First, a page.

I rolled across the border into Tennessee with the stereo pumping out the Charlie Daniels Band, as is required. Get me back to Dixie, I love my Tennessee! In the Smoky Mountains, that’s where I wanna be!
My destination was Gatlinburg, a tourist madhouse on the edge of Great Smoky Mountains National Park. But first, I had to get across most of Tennessee—which turned out to be a lot more pleasant than I’d expected. Being in the Confederate South is a whole different experience now that my plates and ID don’t say “Damnyankee”. I’d always thought “Southern hospitality” was a myth, or an ironic joke like “military intelligence” or “compassionate conservative”, but it turns out they just don’t like damn Yankees. Stop being one and they get all nice and welcoming.
Gatlinburg, of course, is home to Cooter’s, the largest Dukes of Hazzard store in the entire world. In the world! You might think London’s Dukes of Hazzard store would be bigger, but you’d be wrong. Istambul? Nope. Not even Beijing has a larger Dukes of Hazzard store than good ol’ Gatlinburg, Tennessee.
Cooter’s isn’t just arbitrarily named Cooter’s, either. It’s owned by the actor (and former Congressman) who played Cooter, Ben Jones.
Here, you can buy basically anything you might imagine would be associated with Dukes of Hazzard: T-shirts, toys, pictures, props, a Confederate flag spare tire cover, Hazzard County license plates, and so on. You can get your photo sitting in the General Lee. They even have mini-golf and go-karts, for some reason.
If you act fast, they can order you a 1/18th scale General Lee, the last run before the humorless killjoys take the flag off the roof, raping our childhoods to an extent previously reserved only for George Lucas.
Gatlinburg exists for tourism. It’s an almost absurd concentration of tourist-oriented shops and restaurants, selling all the trinkets and souvenirs and food you expect. The Confederate flag, more popular now than ever, was featured in many storefronts. Uncharacteristically, I was staying at the Gatlinburg Inn, a hotel right in the middle of it all, instead of some campsite way out in the woods. I could step right outside for some barbecue, some ice cream, and a bit of who-shot-john.
Yeah, we should talk about the hooch. Tennessee seems to be the epicenter of the whole moonshine craze, and Gatlinburg features three distilleries operating right on the main drag, making and selling Mason jars of rotgut. But this is a supply-side craze.
Bourbon, rye, Scotch, and all the other kinds of whiskey are aged in wooden barrels for years. Newly changed regulations have all these new “craft” distilleries opening up, but if you start a new distillery, it’s two years before you can sell your first bottle of bourbon, and at least four before your first good bottle. What do you do in the meantime to keep the lights on?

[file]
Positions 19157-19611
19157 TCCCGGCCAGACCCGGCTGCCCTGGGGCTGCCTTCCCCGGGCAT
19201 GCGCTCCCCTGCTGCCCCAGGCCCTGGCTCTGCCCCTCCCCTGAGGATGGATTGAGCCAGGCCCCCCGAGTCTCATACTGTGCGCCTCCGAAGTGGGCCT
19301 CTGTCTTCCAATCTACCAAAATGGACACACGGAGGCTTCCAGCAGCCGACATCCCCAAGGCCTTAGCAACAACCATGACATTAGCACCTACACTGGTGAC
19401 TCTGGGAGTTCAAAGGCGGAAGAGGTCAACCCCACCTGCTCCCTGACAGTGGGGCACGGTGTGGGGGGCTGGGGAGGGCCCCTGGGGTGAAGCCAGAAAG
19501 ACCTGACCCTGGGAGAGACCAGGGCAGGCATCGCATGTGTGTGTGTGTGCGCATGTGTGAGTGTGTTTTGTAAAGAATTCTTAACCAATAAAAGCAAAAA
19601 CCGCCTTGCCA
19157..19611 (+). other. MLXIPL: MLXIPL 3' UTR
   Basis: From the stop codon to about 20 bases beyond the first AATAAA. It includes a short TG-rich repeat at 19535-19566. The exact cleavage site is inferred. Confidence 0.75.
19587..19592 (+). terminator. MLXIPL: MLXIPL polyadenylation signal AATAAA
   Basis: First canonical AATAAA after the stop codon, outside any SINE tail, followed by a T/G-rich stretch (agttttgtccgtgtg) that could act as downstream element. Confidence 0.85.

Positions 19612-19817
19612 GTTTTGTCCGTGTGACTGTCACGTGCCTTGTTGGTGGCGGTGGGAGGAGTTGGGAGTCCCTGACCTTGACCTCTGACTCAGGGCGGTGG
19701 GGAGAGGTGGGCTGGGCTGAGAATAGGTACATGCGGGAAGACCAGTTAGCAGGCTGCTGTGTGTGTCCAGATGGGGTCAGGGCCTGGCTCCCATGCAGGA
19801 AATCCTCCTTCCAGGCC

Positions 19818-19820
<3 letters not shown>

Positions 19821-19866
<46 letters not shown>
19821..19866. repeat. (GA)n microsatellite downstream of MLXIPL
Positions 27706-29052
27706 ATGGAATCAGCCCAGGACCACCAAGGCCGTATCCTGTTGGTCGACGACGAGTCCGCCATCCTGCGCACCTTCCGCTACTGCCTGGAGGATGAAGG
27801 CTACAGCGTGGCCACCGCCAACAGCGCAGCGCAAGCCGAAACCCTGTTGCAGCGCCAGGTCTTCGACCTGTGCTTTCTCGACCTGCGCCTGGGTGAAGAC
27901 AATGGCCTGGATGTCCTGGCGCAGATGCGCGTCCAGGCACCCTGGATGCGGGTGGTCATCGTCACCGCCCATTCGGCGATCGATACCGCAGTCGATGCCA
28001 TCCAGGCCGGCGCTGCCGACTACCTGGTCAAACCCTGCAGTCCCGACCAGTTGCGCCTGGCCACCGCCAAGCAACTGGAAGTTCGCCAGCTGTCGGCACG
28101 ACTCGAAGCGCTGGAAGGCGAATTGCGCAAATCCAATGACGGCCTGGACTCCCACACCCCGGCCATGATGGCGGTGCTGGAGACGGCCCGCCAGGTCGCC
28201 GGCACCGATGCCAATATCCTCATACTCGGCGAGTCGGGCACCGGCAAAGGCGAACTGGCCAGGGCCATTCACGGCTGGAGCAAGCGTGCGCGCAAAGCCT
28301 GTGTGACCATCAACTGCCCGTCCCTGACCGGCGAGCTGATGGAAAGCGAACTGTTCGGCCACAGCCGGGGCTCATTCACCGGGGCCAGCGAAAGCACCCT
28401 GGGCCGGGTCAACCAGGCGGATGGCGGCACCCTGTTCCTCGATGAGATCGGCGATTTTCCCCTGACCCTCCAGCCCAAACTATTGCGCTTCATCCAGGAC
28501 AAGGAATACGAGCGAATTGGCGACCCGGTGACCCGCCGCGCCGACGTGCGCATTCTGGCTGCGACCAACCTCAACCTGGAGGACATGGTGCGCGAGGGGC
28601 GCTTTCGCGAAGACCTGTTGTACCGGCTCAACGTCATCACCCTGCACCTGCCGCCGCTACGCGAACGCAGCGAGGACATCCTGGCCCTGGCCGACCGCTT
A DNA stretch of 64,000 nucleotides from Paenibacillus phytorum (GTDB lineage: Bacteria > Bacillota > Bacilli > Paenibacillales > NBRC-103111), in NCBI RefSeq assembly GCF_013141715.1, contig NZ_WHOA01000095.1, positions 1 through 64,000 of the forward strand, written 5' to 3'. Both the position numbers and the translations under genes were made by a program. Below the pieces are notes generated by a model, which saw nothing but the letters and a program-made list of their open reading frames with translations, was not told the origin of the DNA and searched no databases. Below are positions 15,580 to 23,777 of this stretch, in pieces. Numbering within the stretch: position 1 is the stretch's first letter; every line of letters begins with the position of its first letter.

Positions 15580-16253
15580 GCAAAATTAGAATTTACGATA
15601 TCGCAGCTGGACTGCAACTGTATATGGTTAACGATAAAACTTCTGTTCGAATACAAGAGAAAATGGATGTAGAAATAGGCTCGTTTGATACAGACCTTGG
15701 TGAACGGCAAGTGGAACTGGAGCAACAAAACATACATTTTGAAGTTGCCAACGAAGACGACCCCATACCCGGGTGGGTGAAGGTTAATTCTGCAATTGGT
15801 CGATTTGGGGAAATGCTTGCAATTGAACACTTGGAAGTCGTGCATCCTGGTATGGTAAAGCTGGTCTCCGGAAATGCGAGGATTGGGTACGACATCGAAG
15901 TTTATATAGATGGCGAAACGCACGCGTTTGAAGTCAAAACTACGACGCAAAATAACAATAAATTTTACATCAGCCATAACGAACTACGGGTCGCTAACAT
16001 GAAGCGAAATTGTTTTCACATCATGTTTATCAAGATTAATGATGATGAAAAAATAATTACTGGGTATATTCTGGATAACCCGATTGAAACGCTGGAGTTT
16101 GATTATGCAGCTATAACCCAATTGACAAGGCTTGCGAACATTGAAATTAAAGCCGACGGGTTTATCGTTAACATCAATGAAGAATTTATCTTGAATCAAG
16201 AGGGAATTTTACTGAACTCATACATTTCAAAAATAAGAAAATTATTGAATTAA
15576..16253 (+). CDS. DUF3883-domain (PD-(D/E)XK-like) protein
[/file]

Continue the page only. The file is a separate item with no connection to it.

You can sell vodka, but there’s only so much you can do with something that by legal definition has no distinctive taste. You can buy whiskey in bulk and sell it under your own name, but drinkers catch on quick. Or—you can take your whiskey and put it straight into bottles, unaged, and sell legal moonshine, using the aura of mystery to get people interested.
At a liquor store I frequent, the clerks know me as a whiskey drinker, and sometimes ask me questions about it. (It’s funny when store employees ask you about the products they’re selling, but that’s whiskey.) Once, they asked if I’d tried any of the new white lightning. No, I said, but I guess I should, since I guess that’s what people are into now. No, they told me: they’ve got lots of it on the shelf, but no one is buying it.
The beauty of Gatlinburg, though, is that you don’t have to buy it to try it: three distilleries, right on the main drag, are giving out free samples of redneck baby-maker. That’s right: free booze, you guys! In Gatlinburg, you walk around and get drunk for free.
You gather ‘round the bar with the other tourists, and a friendly bartender goes through a whole spiel, pouring you a mini-shot of every flavor they sell, from straight panther’s breath to flavors like apple pie and peach. They throw in a lot of local color, playing into the stereotype that you’re visiting a people whose idea of a classy cocktail is Dr. Thunder and Everclear.
Your first taste of moonshine is filled with memories: you remember that they age whiskey for a reason.
Yeah, it’s not great. The sickly-sweet flavors are mostly designed to hide that, and those went down easier for the women around the bar, but I’m a bourbon drinker, so I liked the raw stuff best—but “best” is relative. It’s free. Sugarlands had the best brew in town—again, relatively.
At twenty-five bucks for a jar of happy Sally, hell, they have to get people drunk and show them a good time to get them to buy the stuff. And, when you can spend the evening walking around a crowded tourist town getting your buzz on for free, you’re having a good time.
Oh, yeah—Gatlinburg is right next to a national park, too. But it’s not a spectacular one, and it was crowded, and the light wasn’t great. It’s the Confederate South, not my usual cowboy country. Here, it’s all about the moonshine.